The poem “Tu Do Street” by Komunyakaa Yusef is a well-articulated piece of art that provides his personal experience in Vietnam. The poem fails to concentrate on fighting and war in Vietnam, but provides an extensive analysis of the social life the soldiers endured. The two main themes describing the social life of soldiers during the Vietnam War were alcohol and sex (Komunyakaa). For example, black soldiers were ignored whenever they entered and ordered a beer. On the contrary, mamas quickly served the White soldiers as they entered the same bar. As the poem progresses, Komunyakaa demonstrate to his friends his position under disguise that there was coexistence between black and white soldiers during the battle. It is only away from the battlefield that white soldiers discriminate against them, as was the case in the United States. The war in Vietnam makes the soldiers united because of the war, and the poem shows the distinction between the two races is observed on social dimensions. In terms of sex, the soldiers share prostitutes because they sleep with the same women despite their social discrimination. He states that “we fought the brothers of these women we now hold in our arms” (Komunyakaa 24). Therefore, Komunyakaa through the poem “Tu Do Street” shows that people are underneath the same even when they fight openly.
The title of the poem demonstrates the extent of racial division that is common in the society. For example, he states “two-door street” as a metaphor to support the existence of racial spaces in the society created by the interaction between nature and culture (Komunyakaa 17). The physical being of the soldiers was unified because they are biologically equivalent, and that is why they shared prostitutes. However, in the second nature, they are different because of the influence of socio-cultural factors that are fundamental in the development of unique personal myths determined by the difference in reality. Komunyakaa has illustrated liminal space in the lines “I close my eyes and can see men drawing line in the dust,” “America pushes through the membrane of mist and smoke, and I am a small boy again in Bogalusa” (Komunyakaa 4). The illustration “I close my eyes” is a demonstration of a mental flashback of the events and experiences of Bogalusa as a child.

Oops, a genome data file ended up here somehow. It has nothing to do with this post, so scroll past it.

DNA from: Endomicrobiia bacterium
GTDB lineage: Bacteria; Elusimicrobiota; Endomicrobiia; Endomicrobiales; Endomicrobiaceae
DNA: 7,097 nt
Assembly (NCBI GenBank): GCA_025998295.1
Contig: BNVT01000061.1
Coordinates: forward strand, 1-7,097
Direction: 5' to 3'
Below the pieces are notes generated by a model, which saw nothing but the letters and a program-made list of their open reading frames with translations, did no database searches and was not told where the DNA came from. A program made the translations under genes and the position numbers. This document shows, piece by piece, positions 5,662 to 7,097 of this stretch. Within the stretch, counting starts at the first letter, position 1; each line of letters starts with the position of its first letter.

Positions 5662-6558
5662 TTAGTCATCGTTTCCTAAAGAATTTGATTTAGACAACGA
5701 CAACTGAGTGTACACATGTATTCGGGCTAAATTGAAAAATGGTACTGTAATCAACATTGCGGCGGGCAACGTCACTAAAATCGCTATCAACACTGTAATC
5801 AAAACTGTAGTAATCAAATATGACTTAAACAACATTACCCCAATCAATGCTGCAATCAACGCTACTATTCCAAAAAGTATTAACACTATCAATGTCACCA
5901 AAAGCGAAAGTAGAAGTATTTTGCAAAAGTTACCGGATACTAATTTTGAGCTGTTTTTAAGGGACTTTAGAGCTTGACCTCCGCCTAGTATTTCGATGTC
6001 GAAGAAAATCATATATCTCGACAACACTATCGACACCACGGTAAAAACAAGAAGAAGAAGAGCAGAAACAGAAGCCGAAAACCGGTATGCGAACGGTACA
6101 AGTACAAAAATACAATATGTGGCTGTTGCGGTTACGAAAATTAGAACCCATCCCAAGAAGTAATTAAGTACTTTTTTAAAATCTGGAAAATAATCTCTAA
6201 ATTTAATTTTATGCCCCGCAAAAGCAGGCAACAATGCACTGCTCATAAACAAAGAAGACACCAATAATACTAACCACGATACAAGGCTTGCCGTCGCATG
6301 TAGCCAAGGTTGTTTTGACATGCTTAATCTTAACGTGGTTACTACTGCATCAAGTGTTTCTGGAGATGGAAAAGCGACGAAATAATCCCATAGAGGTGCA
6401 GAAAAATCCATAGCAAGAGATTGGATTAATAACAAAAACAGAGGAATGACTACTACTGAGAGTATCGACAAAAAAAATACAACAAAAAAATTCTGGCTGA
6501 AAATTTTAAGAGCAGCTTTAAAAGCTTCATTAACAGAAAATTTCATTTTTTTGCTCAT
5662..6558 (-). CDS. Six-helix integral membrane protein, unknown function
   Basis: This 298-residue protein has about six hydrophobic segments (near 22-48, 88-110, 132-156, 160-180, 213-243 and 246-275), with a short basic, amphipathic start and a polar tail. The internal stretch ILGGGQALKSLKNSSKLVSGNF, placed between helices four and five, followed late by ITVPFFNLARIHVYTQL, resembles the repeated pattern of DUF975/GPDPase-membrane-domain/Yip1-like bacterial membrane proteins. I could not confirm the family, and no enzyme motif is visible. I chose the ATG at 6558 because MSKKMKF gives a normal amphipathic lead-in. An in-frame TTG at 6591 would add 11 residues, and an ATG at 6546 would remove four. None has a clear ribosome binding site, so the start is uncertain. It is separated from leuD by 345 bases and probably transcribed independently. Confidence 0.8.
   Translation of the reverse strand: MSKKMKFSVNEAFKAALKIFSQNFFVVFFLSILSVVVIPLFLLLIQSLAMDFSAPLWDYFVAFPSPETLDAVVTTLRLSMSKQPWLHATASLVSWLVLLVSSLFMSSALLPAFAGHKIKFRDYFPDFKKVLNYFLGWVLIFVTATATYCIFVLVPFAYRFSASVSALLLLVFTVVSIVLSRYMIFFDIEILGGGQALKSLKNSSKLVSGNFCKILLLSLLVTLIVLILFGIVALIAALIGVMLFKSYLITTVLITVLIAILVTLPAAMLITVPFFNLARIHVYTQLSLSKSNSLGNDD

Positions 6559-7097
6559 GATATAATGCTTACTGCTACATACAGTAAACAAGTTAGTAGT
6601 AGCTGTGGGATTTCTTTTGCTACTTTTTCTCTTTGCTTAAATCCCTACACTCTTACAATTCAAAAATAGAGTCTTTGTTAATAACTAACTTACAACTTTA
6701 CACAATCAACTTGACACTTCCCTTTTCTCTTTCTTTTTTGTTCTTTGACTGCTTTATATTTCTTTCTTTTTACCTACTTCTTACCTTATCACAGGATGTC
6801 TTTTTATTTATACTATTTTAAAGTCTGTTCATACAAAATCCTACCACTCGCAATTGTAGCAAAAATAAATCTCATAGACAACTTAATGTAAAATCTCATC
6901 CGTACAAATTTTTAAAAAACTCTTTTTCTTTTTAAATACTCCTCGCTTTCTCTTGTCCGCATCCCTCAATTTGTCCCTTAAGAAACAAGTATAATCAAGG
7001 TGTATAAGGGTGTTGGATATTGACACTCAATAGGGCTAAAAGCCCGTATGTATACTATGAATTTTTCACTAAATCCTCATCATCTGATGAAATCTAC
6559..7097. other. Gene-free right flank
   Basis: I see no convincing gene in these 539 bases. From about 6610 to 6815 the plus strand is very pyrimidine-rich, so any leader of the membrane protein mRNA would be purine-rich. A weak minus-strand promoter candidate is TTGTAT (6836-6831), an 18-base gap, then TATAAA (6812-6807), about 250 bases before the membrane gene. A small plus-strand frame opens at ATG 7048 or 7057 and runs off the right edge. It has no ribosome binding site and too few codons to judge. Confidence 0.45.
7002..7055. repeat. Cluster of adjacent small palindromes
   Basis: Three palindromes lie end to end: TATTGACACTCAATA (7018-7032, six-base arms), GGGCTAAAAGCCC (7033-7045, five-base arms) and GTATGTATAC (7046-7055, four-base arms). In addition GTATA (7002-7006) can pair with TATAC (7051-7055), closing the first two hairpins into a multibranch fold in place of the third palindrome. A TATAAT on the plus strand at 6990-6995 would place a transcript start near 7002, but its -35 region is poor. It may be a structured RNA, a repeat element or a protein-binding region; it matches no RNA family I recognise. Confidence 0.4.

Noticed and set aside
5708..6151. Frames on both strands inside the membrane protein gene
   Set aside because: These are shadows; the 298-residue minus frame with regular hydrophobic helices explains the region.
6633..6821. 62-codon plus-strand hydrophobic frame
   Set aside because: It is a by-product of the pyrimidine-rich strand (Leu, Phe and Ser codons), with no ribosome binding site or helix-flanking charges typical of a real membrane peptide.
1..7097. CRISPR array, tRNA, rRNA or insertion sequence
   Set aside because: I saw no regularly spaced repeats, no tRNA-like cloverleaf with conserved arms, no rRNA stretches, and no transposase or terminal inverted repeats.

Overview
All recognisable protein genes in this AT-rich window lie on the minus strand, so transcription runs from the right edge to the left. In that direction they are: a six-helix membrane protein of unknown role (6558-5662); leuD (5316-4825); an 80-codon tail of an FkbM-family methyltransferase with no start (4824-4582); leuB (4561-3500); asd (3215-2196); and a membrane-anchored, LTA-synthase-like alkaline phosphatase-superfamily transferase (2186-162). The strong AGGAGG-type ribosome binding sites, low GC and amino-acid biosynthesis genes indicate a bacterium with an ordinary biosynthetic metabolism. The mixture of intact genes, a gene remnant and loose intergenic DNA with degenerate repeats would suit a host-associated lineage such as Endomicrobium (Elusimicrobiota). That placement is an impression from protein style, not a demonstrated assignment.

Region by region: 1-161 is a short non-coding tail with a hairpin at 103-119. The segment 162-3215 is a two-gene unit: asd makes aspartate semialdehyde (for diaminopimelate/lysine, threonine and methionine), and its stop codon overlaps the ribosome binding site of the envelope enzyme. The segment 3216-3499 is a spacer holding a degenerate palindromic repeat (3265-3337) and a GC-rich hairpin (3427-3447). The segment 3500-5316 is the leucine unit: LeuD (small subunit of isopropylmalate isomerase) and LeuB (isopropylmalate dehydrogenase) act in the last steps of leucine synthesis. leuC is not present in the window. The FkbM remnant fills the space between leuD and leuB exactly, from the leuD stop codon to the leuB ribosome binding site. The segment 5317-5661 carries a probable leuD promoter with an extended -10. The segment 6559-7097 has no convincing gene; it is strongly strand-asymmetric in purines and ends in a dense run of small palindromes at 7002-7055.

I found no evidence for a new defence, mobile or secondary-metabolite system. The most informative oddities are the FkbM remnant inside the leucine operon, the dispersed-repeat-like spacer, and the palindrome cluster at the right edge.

In the context of Vietnam, the street name shows a narrative that was developed during a period of wartime. This is sufficient to add fluidity to his past and demonstrate the extent of divisions between America and Vietnam. The impact of the division presented by Komunyakaa is an indication of a liminal state. This kind of similarity is supported by the end of the preceding lines when he states that “America pushes through the membrane of mist and smoke” in focus to justify an abreactive model of trauma (Komunyakaa 4). According to this approach, it could be suggested that America and Vietnam were disparate, with the traumatic experience leading to “shattering” grounded on abreactive model. In the poem, the author demonstrates the coexistence of soldiers without problems, but racial identity causes racial identity.
Lack of liminality was evident from Komunyakaa’s narration of experiences of racial trauma during the wartime period. Racial trauma, as indicated in the poem, provides a neutral cultural space that enhances the dominance of the cultural division. In the phrase “I close my eyes,” it is clear that the poet illustrates the image of “men drawing lines in the dust” as issues that are relevant both in the past and present life (Komunyakaa 2). Here, the poet emphasizes the use of imagery in his work by illustrating “drawing lines in the dust” as an indication of segregation between the south, America, and Vietnam (Komunyakaa 3). Through imagery, Komunyakaa provides an opportunity for the audience to draw attention to the conflicting experience of racism that occurred in the south area during the warfare time in Vietnam.